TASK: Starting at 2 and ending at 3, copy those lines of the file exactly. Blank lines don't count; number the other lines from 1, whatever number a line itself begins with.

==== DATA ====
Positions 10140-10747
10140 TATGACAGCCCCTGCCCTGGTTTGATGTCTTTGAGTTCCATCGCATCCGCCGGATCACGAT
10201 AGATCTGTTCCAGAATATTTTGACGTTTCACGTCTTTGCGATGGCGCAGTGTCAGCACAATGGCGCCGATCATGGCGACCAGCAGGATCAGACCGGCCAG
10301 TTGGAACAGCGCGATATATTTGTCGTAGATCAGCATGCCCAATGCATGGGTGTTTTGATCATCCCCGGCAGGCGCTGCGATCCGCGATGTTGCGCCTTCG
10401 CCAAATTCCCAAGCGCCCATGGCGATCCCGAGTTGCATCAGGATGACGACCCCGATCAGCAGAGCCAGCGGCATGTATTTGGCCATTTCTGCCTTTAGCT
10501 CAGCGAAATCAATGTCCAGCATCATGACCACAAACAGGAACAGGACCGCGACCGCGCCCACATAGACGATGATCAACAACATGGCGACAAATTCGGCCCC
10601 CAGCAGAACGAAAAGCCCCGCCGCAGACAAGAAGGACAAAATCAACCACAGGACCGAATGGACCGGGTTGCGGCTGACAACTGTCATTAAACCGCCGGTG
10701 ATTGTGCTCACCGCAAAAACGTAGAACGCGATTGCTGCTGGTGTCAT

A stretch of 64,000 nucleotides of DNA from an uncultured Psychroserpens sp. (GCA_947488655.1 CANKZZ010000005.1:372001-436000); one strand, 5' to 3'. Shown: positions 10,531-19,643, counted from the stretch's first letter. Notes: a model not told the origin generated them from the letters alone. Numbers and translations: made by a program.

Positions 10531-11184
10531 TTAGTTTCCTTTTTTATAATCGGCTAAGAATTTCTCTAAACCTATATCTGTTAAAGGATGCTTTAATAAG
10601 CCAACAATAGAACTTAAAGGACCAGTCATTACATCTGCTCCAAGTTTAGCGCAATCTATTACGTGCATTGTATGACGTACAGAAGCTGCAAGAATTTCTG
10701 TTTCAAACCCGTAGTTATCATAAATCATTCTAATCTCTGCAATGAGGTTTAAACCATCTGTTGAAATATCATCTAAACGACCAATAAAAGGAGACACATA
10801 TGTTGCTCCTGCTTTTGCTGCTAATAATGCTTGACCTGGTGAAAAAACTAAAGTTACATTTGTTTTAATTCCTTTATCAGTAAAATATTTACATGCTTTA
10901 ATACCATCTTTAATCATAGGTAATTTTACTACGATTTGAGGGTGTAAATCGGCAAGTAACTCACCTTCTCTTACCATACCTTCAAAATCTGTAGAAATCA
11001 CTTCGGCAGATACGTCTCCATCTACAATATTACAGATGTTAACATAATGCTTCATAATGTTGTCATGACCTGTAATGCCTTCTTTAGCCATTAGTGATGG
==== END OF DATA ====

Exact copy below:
10140 TATGACAGCCCCTGCCCTGGTTTGATGTCTTTGAGTTCCATCGCATCCGCCGGATCACGAT
10201 AGATCTGTTCCAGAATATTTTGACGTTTCACGTCTTTGCGATGGCGCAGTGTCAGCACAATGGCGCCGATCATGGCGACCAGCAGGATCAGACCGGCCAG